Search Images Maps Play YouTube News Gmail Drive More »
Sign in
Screen reader users: click this link for accessible mode. Accessible mode has the same essential features but works better with your reader.

Patents

  1. Advanced Patent Search
Publication numberUS5808284 A
Publication typeGrant
Application numberUS 08/844,567
Publication dateSep 15, 1998
Filing dateApr 21, 1997
Priority dateJan 11, 1996
Fee statusLapsed
Also published asUS5798514
Publication number08844567, 844567, US 5808284 A, US 5808284A, US-A-5808284, US5808284 A, US5808284A
InventorsRichard A. Domanik
Original AssigneeAccumed International, Inc.
Export CitationBiBTeX, EndNote, RefMan
External Links: USPTO, USPTO Assignment, Espacenet
System and method for use of a circular bar code
US 5808284 A
Abstract
A circular bar code includes first teeth directed radially inward from an outer ring and defining a radial position at which information is encoded and second teeth, tooth directed radially outward from an inner ring and opposing a corresponding one of the first teeth, wherein the information is encoded based on subdivisions of a gap between opposing first and second teeth. In one implementation, the circular bar code is printed on a disk coated with an antibiotic. The disk is used for determining the effectiveness of the antibiotic in killing bacteria, wherein the circular bar code provides identity and concentration information for the antibiotic.
Images(2)
Previous page
Next page
Claims(16)
We claim:
1. A system for identifying the effect of a first solution on a second solution, said system comprising, in combination:
a vessel containing said second solution;
a medium bearing a circular bar code and being coated with said first solution and placed in the second solution in said vessel, said circular bar code defining a ring that includes a perimeter and a center point, said circular bar code further defining a plurality of radial subdivisions extending between said perimeter and said center point, and said circular bar code including a plurality of radially directed bars disposed between said perimeter and said center point, each bar defining a length and encoding information based on one or more radial subdivisions through which the bar extends between said perimeter and said center point,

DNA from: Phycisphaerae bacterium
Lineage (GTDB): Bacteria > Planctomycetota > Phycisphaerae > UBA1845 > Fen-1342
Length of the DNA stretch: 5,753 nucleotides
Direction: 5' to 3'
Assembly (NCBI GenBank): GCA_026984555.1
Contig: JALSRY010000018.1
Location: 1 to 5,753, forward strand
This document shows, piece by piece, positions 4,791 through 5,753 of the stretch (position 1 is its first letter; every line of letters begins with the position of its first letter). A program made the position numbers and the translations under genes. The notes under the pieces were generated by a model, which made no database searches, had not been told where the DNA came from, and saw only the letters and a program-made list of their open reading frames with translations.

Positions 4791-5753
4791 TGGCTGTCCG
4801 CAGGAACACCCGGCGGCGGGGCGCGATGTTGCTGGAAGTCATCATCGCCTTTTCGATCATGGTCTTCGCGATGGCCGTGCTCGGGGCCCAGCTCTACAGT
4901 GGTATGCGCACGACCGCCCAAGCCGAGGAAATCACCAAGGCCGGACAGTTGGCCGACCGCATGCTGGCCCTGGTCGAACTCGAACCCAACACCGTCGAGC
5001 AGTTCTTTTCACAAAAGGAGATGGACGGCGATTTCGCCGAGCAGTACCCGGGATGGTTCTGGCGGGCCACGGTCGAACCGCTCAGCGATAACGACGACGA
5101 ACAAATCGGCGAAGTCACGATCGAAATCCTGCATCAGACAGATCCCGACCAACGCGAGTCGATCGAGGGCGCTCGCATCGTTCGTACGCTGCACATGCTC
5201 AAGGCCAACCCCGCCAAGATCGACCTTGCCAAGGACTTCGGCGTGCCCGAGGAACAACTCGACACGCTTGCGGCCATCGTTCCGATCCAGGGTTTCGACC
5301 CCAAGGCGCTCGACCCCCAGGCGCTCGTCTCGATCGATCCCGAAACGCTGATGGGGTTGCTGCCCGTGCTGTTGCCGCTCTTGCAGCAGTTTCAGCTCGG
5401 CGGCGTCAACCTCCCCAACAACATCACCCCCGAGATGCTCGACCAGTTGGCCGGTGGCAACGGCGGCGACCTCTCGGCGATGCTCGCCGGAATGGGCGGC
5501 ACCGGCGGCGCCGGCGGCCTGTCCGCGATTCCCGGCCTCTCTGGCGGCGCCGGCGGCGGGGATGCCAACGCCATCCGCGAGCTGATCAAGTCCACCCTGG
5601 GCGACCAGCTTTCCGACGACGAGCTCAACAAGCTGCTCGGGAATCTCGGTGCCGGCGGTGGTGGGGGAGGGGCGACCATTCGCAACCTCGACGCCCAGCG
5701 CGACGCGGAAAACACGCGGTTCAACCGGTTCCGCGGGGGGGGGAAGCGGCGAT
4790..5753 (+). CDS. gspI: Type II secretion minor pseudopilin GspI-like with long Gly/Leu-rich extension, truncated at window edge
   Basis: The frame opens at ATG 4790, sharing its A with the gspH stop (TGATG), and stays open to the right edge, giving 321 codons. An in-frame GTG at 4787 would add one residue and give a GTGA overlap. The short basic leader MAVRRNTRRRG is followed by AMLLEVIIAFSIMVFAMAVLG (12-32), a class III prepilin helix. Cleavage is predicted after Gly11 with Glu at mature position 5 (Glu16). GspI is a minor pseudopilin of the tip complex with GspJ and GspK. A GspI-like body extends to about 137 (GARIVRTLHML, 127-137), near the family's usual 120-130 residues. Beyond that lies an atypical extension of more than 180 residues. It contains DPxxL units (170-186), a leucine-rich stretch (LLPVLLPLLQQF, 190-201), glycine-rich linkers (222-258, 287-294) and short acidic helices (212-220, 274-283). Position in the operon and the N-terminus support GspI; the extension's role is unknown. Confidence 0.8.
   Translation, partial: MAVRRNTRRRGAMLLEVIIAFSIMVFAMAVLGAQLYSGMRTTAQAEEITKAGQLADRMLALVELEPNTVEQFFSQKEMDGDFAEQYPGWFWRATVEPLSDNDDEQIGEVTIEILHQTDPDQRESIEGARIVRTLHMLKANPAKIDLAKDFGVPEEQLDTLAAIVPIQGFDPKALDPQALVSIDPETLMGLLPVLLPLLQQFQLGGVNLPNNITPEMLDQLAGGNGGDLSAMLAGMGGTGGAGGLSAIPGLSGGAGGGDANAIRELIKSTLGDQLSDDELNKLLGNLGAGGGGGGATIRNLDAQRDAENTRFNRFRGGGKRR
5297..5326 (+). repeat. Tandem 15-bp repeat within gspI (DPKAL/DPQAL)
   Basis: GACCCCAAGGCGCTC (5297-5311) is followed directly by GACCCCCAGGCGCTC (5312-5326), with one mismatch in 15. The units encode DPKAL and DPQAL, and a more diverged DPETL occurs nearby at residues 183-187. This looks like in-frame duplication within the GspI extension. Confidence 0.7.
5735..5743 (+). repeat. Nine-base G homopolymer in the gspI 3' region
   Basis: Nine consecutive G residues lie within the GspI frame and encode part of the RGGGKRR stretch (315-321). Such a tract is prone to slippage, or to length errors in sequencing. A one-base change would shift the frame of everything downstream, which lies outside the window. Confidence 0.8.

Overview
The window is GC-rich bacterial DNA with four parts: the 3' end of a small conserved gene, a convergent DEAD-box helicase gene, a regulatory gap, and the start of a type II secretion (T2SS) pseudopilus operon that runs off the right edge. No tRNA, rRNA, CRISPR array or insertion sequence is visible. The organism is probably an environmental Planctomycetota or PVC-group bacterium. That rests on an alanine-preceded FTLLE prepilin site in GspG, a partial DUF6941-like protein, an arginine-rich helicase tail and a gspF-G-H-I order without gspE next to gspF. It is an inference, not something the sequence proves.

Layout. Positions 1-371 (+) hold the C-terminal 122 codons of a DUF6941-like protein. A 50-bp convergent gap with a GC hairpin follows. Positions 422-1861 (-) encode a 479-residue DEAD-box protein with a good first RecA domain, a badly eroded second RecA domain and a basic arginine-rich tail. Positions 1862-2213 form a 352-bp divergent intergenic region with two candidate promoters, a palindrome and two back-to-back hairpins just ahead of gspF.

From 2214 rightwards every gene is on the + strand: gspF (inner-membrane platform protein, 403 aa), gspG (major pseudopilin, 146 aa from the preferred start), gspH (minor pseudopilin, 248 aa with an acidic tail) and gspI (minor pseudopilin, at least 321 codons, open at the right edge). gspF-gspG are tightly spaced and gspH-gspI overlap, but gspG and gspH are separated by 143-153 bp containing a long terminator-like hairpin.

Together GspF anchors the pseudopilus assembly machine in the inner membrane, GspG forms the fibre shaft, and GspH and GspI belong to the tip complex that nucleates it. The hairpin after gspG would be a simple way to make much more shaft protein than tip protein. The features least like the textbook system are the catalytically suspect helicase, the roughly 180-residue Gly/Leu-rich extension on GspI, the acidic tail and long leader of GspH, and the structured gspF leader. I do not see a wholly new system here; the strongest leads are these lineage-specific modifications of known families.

a zone formed in said second solution around said medium if said first solution affects said second solution, said zone having a radial magnitude representative of the effectiveness of said first solution on said second solution;
a scan reader, for scanning and radially reading said circular bar code to provide information identifying said first solution, and for scanning and radially reading the magnitude of said zone to provide information representative of the effect of said first solution on said second solution.
2. The system of claim 1, wherein the second solution includes bacteria and the solution is an antibiotic solution, and the information representative of the effect of the first solution on the second solution indicates how effective the antibiotic is in killing or suppressing growth of the bacteria.
3. The system of claim 1, wherein the circular bar code further includes information identifying the concentration of the first solution.
4. The system of claim 1, wherein the circular bar code read is compared to a plurality of known codes to determine the identity of the first solution.
5. A method for identifying the effect of a first solution on a second solution, said system comprising, in combination:
placing in a vessel containing said second solution a medium bearing a circular bar code being coated with the first solution,
wherein said circular bar code defines a ring that includes a perimeter and a center point, said circular bar code further defines a plurality of radial subdivisions extending between said perimeter and said center point, said circular bar code includes a plurality of radially directed bars disposed between said perimeter and solid center point, and each bar defines a length and encoding information based on one or more radial subdivisions through which the bar extends between said perimeter and said center point, and